Écrire et réagir à l’écrit : j’écris pour décrire, raconter, rendre compte.
Did you know?
New York is often called a “melting pot” because of the many nationalities found in the city. Amsterdam, Toronto and Sydney are very cosmopolitan too, with around 200 languages spoken in Sydney! Have you ever been to a very cosmopolitan city?
Sadiq Khan, 2009.
Sadiq Khan, a bus driver's son
In June 2016, Sadiq Khan was elected Mayor of London. He is the first ever Muslim mayor of a major European city, reflecting London’s image as one of the world’s most multicultural places. His father was a bus driver from Pakistan and he grew up on a council estate. In his election speech, he said “back then, I never dreamt that someone like me could be elected as Mayor of London”. His election reflects the melting pot culture of the city, which becomes more obvious when you take a walk around East London. Spitalfields and Brick Lane are well known for their Asian markets and restaurants, and London has had Afro-Caribbean communities since the 18th century. For example, Brixton Market is the centre of the black British community, dating back to the arrival of SS Empire Windrush in 1948 and its passengers from Jamaica and the West Indies.
Pick out the information about London and sum it up.
Do you think his election is significant? Why?
Exercice 2 : First impressions
Listen. What is Rodell’s first impression of the city?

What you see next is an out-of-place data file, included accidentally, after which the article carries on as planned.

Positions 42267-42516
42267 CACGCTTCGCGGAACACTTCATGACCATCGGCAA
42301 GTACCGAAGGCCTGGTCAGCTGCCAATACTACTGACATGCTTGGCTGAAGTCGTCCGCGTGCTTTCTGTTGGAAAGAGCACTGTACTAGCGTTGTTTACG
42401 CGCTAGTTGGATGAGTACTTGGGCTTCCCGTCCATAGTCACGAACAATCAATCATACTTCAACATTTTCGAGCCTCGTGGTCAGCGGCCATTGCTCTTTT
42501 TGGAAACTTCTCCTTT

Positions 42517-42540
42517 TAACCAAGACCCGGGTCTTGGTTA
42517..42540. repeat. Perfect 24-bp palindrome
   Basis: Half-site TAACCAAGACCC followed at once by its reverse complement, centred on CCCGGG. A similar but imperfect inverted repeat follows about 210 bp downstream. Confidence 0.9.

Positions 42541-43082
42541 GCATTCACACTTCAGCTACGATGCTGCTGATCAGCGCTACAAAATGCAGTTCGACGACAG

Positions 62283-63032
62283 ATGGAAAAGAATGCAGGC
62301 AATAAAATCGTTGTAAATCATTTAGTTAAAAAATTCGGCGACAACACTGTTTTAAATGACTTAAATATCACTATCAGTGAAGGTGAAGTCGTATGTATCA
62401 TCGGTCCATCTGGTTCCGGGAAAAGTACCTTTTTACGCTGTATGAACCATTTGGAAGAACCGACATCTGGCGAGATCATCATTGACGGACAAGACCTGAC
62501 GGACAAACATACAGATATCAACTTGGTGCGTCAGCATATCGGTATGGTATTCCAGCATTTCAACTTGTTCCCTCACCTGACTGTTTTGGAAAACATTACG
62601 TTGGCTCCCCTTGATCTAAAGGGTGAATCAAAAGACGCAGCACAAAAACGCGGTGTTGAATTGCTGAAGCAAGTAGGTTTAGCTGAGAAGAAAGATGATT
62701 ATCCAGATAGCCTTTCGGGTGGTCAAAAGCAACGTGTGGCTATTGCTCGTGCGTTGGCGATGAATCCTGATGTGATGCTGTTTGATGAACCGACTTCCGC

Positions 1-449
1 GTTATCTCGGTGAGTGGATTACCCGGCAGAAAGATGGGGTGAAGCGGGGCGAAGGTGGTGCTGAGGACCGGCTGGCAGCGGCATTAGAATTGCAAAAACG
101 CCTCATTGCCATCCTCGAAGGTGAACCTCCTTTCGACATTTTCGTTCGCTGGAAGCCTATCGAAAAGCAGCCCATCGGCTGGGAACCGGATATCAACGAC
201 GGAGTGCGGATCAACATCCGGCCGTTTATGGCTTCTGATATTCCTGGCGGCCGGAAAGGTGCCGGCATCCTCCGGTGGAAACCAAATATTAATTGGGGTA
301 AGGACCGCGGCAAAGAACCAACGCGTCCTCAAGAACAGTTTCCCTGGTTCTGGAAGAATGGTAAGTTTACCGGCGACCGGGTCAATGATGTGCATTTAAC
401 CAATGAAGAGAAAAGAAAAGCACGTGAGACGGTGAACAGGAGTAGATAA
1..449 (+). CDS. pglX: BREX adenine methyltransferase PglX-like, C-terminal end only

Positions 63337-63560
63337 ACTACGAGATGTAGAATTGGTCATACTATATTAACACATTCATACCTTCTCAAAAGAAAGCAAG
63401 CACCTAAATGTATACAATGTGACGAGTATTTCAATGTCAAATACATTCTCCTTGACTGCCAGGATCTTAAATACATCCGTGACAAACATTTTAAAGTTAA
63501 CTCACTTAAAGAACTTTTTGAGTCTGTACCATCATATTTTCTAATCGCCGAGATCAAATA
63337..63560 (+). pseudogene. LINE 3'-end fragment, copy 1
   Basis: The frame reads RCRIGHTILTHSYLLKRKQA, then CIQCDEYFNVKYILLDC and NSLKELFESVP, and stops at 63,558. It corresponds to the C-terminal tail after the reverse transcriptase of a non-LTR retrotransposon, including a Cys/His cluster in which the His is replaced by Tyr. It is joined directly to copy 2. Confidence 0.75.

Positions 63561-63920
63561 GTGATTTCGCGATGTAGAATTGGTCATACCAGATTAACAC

Does Lawrence agree with him?
Pick out the things Rodell notices (what he sees / hears / smells).
Have you ever visited another city? Describe your first impressions in a post.
Small Island, TV series, BBC, 2009.
Gilbert, a Jamaican, fought for Britain in the Second World War and now lives in London. He watches some other Jamaican men arrive on the Empire Windrush, a large boat which brought hundreds of Caribbeans to Britain after the war.
You see, most of the boys were looking upwards. Their feet were stepping on London soil for the first time [...] but it was wonder that lifted their eyes. They finally arrive in London Town. And, let me tell you, the Mother Country was bewildering these Jamaican boys. See them pointing at the train that rumbles across a bridge. They looked shocked when billowing black smoke puffed its way round the white washing hung on drying lines. Come, they had never seen houses so tall, all the same. And what is that? A chimney? They have fire in their house in England? No! And why everything look so dowdy? Even the sunshine can find no colour but grey. Man, the women look so glum.
Andrea Levy, Small Island, 2004.
Exercice 3 : Empire Windrush
Look at the picture and guess when the story is set.
Which “small island” does the title refer to?
Describe the feelings of the Jamaican boys.
List and classify the sights and sounds that surprise the new arrivals.
What are your favourite sounds? The sounds of nature or the noises of the city?
Thanks for having me, cuz. ‘Cos this is meant to be the summer...
Say it like a rapper
‘nuff (enough), ‘scuse (excuse)
Perception verbs with -ing
Observe: Can you see the bus going past? They can hear a train rumbling across the bridge.
Think: Can you find the verbs referring to movements and sounds? What do they have in common?
Practise: I can hear my classmates yell / to yell / yelling.
I can smell street food cooking!
Write a diary
Use Framapad and write a diary entry to describe your first impressions upon arriving in London or in a new city.
How far can you go?
A2 I can describe one or two sensations. A2+ I can justify my opinion. B1 I can write a coherent text about many feelings.
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